Sci-fi at the BFI London Film Festival

The BFI London Film Festival, one of the greatest of such events in the world, is in full swing. Beginning on the 8th October (opening with The Imitation Game –the biopic of Alan Turing) and continuing on until 19th October.

There are a total of 248 films being shown across London’s venues and many are bang on the money for Geeks. The BFI describe some of these films as ‘Cult’ but I think that’s a hard one to define. What we do have are a number of science fiction, fantasy and horror films that will satisfy any discerning viewer.

The one I’m most excited about is Tom Green’s Monsters: Dark Continent. This is the follow up to Gareth Edwards’ 2010 debut Monsters. Edwards went on to direct this year’s spectacular Godzilla. I was particularly drawn to the Lovecraftian design of the creatures, but it was the story of the journalist and his boss’s daughter that really engaged. This time, Edwards is executive producer and it is Green – best known for directing Misfits that takes the helm. The story takes us to the Middle East, seven years after the events of the first film, with the US army struggling to contain the aliens. Monsters: Dark Continent is showing on October 18 at 8.45pm in the Odeon Covent Garden and on October 19 at 8.30pm in the Odeon West End.

Jamie Marks Is Dead is a particularly intriguing entrant. This horror is directed by Carter Smith, who made his name with 2008’s The Ruins – which I really enjoyed – and stars Liv Tyler. It’s a tale of a boy who nobody really knew or interacted with (except occasionally to bully). His body is found by the river. Those who found his body begin to see his ghost… The blurb makes it more interesting still: “Achingly sad and visually ravishing, Smith’s subtle chiller deftly utilises genre tropes to address issues around traumatic loss and sexual identity with hauntingly elegiac effect.” Jamie Marks Is Dead premiers to positive reviews at the 2014 Sundance Film Festival. See it in Hackney on 17 October or the Ritzy on 19 October.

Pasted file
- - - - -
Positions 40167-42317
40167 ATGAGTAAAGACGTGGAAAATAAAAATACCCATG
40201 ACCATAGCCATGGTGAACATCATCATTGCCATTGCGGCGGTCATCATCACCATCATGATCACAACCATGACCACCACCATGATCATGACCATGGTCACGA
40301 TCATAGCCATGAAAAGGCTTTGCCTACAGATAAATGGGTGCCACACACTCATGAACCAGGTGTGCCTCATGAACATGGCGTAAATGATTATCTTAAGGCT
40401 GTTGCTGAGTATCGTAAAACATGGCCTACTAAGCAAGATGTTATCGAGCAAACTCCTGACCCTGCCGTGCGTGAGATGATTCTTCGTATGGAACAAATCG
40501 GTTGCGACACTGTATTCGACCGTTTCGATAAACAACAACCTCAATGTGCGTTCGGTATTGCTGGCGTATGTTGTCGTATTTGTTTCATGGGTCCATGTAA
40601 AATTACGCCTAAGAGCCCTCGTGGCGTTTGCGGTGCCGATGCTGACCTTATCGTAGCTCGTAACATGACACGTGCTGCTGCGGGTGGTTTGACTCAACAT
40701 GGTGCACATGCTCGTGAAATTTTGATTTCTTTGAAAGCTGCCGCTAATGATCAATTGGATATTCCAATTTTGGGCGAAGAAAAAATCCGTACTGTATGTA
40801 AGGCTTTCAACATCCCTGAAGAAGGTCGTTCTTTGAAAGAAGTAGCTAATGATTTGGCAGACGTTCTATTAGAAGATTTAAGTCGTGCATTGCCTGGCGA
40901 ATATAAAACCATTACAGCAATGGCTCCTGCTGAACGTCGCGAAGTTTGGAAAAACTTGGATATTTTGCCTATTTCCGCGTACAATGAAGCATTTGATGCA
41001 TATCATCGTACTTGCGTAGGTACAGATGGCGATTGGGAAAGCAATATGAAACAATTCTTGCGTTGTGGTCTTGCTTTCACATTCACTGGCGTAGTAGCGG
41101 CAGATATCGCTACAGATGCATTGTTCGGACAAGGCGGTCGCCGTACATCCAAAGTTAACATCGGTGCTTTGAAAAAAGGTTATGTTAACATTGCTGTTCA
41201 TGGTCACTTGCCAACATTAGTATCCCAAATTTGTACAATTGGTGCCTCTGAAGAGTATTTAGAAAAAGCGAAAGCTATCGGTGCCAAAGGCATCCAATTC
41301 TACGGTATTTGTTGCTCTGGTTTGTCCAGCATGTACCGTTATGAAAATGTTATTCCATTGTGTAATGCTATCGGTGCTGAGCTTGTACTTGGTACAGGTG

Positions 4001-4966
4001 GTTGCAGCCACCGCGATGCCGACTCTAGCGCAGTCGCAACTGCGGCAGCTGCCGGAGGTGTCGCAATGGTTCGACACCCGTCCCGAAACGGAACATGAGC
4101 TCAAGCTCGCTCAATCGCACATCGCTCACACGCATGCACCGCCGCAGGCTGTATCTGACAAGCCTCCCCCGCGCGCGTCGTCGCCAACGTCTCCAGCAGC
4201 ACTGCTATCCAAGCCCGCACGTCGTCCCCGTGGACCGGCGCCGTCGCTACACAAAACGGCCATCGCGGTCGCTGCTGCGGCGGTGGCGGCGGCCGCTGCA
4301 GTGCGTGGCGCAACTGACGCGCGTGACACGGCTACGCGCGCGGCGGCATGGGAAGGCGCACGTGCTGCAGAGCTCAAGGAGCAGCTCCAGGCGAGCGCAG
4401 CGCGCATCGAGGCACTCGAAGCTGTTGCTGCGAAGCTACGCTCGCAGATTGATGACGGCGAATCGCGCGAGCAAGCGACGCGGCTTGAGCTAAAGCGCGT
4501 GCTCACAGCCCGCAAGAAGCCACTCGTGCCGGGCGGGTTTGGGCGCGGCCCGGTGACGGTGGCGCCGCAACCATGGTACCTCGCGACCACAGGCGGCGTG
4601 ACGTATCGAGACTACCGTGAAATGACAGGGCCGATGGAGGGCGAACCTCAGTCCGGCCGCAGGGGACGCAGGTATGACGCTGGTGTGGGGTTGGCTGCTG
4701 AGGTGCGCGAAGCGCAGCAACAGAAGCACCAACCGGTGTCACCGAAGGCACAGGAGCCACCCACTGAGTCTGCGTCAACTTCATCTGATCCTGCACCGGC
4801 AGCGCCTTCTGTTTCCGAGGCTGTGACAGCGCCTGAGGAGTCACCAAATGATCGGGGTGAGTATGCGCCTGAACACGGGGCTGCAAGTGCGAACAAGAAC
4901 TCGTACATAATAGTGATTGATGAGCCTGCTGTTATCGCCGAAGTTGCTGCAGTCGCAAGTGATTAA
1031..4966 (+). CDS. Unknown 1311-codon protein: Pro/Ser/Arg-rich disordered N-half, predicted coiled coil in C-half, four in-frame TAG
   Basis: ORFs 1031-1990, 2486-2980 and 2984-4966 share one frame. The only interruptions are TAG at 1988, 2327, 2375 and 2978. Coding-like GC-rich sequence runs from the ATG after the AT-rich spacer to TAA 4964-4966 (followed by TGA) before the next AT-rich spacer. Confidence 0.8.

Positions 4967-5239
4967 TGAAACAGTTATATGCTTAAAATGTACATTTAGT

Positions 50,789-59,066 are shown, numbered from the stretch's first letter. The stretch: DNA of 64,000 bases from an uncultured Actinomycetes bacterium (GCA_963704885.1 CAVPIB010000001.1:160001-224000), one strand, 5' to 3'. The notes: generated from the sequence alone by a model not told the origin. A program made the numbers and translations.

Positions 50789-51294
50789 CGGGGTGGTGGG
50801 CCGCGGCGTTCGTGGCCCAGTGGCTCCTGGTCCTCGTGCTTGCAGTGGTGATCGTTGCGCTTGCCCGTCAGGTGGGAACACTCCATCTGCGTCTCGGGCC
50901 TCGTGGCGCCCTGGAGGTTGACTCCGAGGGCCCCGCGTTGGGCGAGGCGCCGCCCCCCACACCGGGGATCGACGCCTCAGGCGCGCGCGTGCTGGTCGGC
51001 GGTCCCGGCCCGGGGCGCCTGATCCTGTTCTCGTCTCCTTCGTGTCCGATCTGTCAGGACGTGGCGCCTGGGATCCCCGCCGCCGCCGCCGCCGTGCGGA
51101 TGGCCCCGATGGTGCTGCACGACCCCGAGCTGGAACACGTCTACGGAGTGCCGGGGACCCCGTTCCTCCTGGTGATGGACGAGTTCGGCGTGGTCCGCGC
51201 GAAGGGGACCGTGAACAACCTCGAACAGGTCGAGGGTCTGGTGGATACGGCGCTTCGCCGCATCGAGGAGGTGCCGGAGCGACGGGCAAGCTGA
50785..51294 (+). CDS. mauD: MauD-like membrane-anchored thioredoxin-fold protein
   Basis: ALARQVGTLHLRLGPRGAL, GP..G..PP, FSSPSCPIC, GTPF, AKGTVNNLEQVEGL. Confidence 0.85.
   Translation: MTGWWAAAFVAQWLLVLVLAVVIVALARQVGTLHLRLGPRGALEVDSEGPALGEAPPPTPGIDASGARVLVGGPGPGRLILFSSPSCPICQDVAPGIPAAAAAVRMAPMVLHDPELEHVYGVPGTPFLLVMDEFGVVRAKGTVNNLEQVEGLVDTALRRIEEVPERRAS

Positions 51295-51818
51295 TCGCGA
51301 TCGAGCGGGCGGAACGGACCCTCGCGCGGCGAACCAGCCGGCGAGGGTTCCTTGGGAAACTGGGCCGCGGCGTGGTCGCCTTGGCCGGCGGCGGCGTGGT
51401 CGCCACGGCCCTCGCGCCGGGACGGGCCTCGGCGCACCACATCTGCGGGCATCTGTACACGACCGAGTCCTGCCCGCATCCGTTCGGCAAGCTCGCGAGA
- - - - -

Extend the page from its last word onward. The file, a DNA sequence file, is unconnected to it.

If Asian fantasy is your thing, and why wouldn’t it be, check out The White Haired Witch of Lunar Kingdom. The BFI website says that this is another retelling of Liang Yusheng’s classic novel ‘Baifa Monü Zhuan’. This “epic unfolds in the final years of the Ming Dynasty, where corruption is rife throughout the Imperial Court and the land is ruled by ruthless tyrants.” Featuring sorceresses, evil and classic Hong Kong action sequences, this one is a must see.  The White Haired Witch of Lunar Kingdom is on at Odeon West End on 18 October and Vue West End Cinema on 19 October.

A couple of werewolf films also pique the interest: Cub features a 12-year old scout seeking out the truth about a young werewolf while When Animals Dream mixes Nordic noir, coming of age and lycanthropy.

Other films to seek out include British sci-fi adventure Robot Overlords (starring Gillian Anderson, Sir Ben Kingsley, no less), old-school slasher Kristy, Spanish civil-war horror Shrew’s Nest, genre-defying Spring and a showing of Tobe Hooper’s The Texas Chain Saw Massacre. Yep, the original one. Keep up to date with all the Film Festival’s goings on over on their blog: All the film trailers, details, show times and locations can be found here:

The BFI is a strong supporter of intelligent independent film, which science fiction, fantasy and horror does well out of. Check out the BFI’s Sci-Fi: Days of Fear and Wonder celebration too, especially if you can’t get to London. And so as fans, we should support them back. Enjoy these films, and let us know what you think once you’ve seen them.

Source: BFI London Film Festival
GS Blogger: Ian J Simpson

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